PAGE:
Headbanger

I pulled up to the stoplight at the corner of Westwood Ave. and Wilshire Blvd., just south of UCLA. As usual, I had the stereo cranked. A tricked out Honda Accord sitting a half-inch off the ground pulled up next to me, his stereo even louder. I looked over. The sixteen-year-old driver looked at my 4 door sedan, white shirt, tie and glasses. He sort of smiled like he was trying to keep from laughing.

The look on his face said “Who is this old guy in the family sedan with the MI 2 soundtrack cranked? Shouldn’t he be listening to Manhattan Transfer?”

It was an easy mistake. With my male pattern baldness and sensible shoes you might never know the truth.

I’m a headbanger.

In high school my hair flowed halfway down my back. I reviewed hard rock albums for the high school newspaper. I was an expert at getting backstage at concerts to interview rock stars. By 1976, at fifteen, I had interviewed Black Sabbath, Boston, REO Speedwagon, Blue Oyster Cult, Bob Seger, Focus, Golden Earring, Aerosmith, Ted Nugent and more. Too many to count.

I used a cassette recorder I bought at Target. It looked like a shoebox with piano keys on one end.

I love it loud. Always have and still do. My friend in the other car had no idea. To correct his misperception, I cranked up the volume a notch. Limp Bizkit’s “Take a Look Around” boomed off the walls of my car, drowning him out.

He glanced over at me. Then he reached down for a counterattack, jacking up the trip-hop. I stared straight ahead. Barely moving the smallest muscles of my right hand, I eased the volume knob a little clockwise. My speakers were throbbing, the seats were vibrating and passersby started to look. He eased up the volume a little louder.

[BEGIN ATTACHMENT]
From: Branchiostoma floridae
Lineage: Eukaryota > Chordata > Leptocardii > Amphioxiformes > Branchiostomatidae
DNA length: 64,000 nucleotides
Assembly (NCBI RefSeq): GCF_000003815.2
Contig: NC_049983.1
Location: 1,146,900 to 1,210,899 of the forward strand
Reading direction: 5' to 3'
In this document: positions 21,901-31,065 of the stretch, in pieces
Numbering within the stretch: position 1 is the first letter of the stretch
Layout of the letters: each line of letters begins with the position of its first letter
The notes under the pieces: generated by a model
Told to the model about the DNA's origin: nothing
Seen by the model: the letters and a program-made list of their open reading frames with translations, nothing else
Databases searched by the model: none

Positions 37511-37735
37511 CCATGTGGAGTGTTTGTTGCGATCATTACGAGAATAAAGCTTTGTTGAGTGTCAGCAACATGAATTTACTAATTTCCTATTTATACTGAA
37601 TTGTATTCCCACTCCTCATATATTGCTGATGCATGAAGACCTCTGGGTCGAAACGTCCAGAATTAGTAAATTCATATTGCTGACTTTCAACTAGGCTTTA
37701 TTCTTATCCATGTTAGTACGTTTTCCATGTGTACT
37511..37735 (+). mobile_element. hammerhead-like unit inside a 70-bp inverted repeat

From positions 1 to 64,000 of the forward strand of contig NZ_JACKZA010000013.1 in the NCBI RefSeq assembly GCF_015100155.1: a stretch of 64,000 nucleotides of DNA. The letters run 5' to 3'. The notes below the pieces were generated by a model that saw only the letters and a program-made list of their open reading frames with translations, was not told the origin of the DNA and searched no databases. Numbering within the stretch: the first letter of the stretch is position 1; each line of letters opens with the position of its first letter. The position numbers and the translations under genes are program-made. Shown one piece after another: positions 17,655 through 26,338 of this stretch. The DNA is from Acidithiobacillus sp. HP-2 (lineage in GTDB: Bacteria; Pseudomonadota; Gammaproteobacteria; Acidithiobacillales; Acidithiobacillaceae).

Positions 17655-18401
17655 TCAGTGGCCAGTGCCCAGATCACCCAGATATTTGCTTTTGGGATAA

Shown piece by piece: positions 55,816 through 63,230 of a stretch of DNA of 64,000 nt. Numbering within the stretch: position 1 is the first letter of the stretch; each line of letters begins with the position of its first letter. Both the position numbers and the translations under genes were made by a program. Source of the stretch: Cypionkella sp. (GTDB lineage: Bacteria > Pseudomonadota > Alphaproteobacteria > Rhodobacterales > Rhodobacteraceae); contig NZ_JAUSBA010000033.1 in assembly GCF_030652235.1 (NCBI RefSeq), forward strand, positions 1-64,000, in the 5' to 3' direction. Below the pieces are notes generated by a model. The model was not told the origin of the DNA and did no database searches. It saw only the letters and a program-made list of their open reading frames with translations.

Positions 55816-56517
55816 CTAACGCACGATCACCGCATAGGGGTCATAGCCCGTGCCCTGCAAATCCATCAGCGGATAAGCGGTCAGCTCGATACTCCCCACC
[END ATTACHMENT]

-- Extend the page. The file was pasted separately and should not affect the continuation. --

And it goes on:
The game was on.

I needed heavier artillery. I clicked to the next track – Metallica’s “I Disappear”. With the tip of my finger I pushed on the volume knob and gave it a quick flip. The speakers almost jumped out off the rear window deck. Other drivers instantly looked over and scowled. I could see some of them yelling but couldn’t hear a word. The glove compartment popped open, CD’s and maps to Palm Spring golf courses spilling on the floor.

I acted like I was in the front row at a Nirvana concert, banging my head on the steering wheel. My Saks Fifth Avenue silk tie whipped the air. The music pulsated through my entire body like I was on the electric chair. Hey, dude, you picked on the wrong guy! I was partying backstage with Alice Cooper before you born!

I shouted along with James Hetfield: “Hey, Hey, Hey!” Soon my voice was hoarse. The music swirled through my brain. Everything began to get blurry. Was I hallucinating? I looked down on the instrument panel and noticed an idiot light flashing on and off that I’d never seen before- a small figure of a man holding his ears.

I couldn’t even hear the other guy’s music anymore. But I didn’t want to take any chances. I turned it up another notch and played wild air guitar. Red drops splattered my clothes as my ears began to drip blood. “Hey, Hey, Hey!”, I screamed. I drifted in and out of consciousness. Memories from my hard-rock-high-school past flashed through my brain: interviewing a drunk Ozzy Osborne and not having any idea what he was saying; hanging out with REO Speedwagon in their hotel room with 15 half naked women walking in and out of the room; almost getting hit by a beer bottle thrown by the bass player of Boston. So many concerts. So little hearing left.

The noise was deafening. My car was shaking. “Do I look old now?” I shouted into the void. I looked over at his car for a response. The light had changed. He was long gone. I was sitting still at a green light.


About Joe Ditzel

Joe Ditzel is a keynote speaker, humor writer, and really bad golfer. You can reach him via email at [email protected] as well as Twitter, Facebook, Google+ and LinkedIn.

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